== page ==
Dating apps exacerbate the crisis around forming long-lasting relationships.
Let Blockchain Blossom
Don’t let shysters and high-profile frauds spoil the promise of a fantastic breakthrough.
When you hear the word “cryptocurrency,” what images spring to mind? Maybe a pasty American manchild living in the Bahamas, swindling people out of money? Of course, one cannot discuss crypto without discussing Sam Bankman-Fried (or Fraud), the Icarus-like boy-wonder who flew a little too close to the sun and got badly burned in the process. The soi-disant “effective altruist,” once worth an estimated $16 billion, effectively and not so altruistically used billions of his customers’ dollars to prop up Alameda Research, the infamous trading firm he also owned. The 30-year-old, one of the Biden campaign’s most generous donors, finds himself charged with eight different crimes, including wire fraud and money laundering. SBF now faces up to 155 years in prison.
Although he’s by far the most notorious, SBF isn’t the only influential figure guilty of committing crypto-related sins. Logan Paul and his younger brother Jake are YouTubers with a huge social media influence. On Instagram alone, they boast well over 20 million followers each. They both stand accused of participating in numerous crypto scams, knowingly misleading their fans and making millions of dollars in the process. The brothers certainly seem to have profited handsomely from their unethical and borderline criminal endeavors; the same, though, can’t be said for the tens of thousands of investors who believed their hype.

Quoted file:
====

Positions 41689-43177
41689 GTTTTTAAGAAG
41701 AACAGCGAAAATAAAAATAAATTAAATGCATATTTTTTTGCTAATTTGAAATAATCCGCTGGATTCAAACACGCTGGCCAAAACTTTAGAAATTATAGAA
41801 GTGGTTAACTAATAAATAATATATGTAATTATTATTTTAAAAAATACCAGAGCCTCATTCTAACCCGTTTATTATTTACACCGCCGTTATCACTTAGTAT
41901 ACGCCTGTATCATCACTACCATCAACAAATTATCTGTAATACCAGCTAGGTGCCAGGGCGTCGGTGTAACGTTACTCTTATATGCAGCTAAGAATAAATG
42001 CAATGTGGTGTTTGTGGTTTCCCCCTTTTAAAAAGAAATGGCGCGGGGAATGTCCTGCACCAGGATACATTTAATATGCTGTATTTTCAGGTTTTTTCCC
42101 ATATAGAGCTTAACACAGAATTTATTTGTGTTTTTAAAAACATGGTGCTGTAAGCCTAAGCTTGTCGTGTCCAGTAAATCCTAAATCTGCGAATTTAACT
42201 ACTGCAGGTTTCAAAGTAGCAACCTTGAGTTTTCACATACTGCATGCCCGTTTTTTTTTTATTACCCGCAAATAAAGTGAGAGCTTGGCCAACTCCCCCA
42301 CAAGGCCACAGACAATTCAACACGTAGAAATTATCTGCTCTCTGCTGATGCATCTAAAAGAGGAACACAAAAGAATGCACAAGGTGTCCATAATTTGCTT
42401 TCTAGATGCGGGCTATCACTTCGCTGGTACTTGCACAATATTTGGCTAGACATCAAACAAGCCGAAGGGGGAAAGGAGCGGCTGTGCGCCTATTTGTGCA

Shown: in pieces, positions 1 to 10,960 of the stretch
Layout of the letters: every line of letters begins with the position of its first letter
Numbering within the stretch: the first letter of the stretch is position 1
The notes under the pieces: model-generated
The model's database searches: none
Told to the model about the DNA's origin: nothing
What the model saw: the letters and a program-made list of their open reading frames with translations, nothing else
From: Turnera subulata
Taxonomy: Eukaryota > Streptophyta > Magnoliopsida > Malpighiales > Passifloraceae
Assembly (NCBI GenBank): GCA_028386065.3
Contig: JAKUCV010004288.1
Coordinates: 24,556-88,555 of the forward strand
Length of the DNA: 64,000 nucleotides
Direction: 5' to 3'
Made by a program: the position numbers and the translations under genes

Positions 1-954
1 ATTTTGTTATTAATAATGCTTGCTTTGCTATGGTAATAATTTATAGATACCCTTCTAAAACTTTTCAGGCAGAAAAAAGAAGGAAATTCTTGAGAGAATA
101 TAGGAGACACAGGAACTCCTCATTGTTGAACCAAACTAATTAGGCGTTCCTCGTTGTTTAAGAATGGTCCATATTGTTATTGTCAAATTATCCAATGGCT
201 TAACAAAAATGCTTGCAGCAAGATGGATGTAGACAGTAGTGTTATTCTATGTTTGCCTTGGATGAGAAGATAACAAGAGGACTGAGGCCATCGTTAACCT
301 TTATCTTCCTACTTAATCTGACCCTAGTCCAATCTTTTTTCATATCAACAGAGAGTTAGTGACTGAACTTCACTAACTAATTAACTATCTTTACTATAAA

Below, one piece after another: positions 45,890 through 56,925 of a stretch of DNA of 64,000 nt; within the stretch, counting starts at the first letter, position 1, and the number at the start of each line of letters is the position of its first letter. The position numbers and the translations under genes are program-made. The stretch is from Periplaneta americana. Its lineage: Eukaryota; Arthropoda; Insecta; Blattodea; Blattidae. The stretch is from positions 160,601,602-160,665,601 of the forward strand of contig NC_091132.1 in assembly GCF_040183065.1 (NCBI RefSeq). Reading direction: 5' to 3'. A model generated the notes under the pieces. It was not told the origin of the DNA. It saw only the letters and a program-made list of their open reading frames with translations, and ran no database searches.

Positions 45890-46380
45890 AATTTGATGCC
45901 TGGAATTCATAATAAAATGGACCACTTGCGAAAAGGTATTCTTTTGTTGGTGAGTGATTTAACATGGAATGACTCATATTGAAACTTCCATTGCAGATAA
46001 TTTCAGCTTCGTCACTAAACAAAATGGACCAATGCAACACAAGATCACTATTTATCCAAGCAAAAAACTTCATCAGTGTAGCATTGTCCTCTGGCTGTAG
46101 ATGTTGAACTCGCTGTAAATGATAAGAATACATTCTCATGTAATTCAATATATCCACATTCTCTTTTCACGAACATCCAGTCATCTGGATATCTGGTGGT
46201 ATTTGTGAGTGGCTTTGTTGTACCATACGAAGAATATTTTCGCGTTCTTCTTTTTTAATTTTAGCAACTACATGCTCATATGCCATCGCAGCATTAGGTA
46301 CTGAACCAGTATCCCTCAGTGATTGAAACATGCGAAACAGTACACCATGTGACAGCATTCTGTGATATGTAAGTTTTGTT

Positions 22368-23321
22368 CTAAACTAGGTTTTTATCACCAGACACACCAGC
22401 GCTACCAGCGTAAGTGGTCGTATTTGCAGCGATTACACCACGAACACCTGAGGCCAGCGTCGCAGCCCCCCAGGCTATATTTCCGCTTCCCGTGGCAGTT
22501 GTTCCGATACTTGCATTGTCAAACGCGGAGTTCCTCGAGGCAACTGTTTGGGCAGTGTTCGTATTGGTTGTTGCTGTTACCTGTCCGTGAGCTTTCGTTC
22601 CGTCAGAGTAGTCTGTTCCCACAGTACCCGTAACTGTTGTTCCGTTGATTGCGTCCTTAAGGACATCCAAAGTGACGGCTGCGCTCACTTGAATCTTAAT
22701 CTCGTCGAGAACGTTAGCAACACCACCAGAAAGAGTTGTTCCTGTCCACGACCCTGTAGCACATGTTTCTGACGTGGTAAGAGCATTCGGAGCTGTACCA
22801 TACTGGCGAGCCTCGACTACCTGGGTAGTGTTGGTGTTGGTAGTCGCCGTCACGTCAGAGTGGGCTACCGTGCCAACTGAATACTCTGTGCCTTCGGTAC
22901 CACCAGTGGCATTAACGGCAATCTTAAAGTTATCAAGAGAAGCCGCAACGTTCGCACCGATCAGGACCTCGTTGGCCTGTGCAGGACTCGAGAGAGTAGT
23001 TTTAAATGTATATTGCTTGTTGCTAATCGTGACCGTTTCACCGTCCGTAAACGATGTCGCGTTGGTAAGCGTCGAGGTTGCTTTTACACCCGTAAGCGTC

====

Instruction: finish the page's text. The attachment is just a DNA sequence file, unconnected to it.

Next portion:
However, to equate crypto with the likes of SBF and the Paul brothers is to lose sight of a much broader picture. To view these men as being an accurate reflection of the crypto sector is like equating alcoholism with Ireland. It’s lazy and wholly unjustified. Has the crypto sector created opportunities for bad actors to profit? Of course it has, but this is true of any sector where large sums of money are swirling around. It’s important to remember that this sector has also created (and continues to create) opportunities for everyday people to separate themselves from the current financial system. Before going any further, let’s first separate the SBFs of the world from the Michael Saylors, separate Bitcoin from shitcoin, and realize that reports around crypto are very often misleading.
Today there are more than 20,000 different cryptocurrencies in circulation. For people entering the crypto sector, the options seem endless. In truth, they’re not. When it comes to investing, there are only two coins worth discussing: Bitcoin and Ethereum. The former, the first ever cryptocurrency created back in 2009, is the largest cryptocurrency by market cap. Contrary to popular belief, Bitcoin is not nearly as bad for the environment as so many would have us believe. Also, contrary to popular belief, as I have shown elsewhere, Bitcoin does serve an everyday purpose, especially for those who live in countries where access to traditional financial institutions is no longer possible or so corrupted as to be undesirable.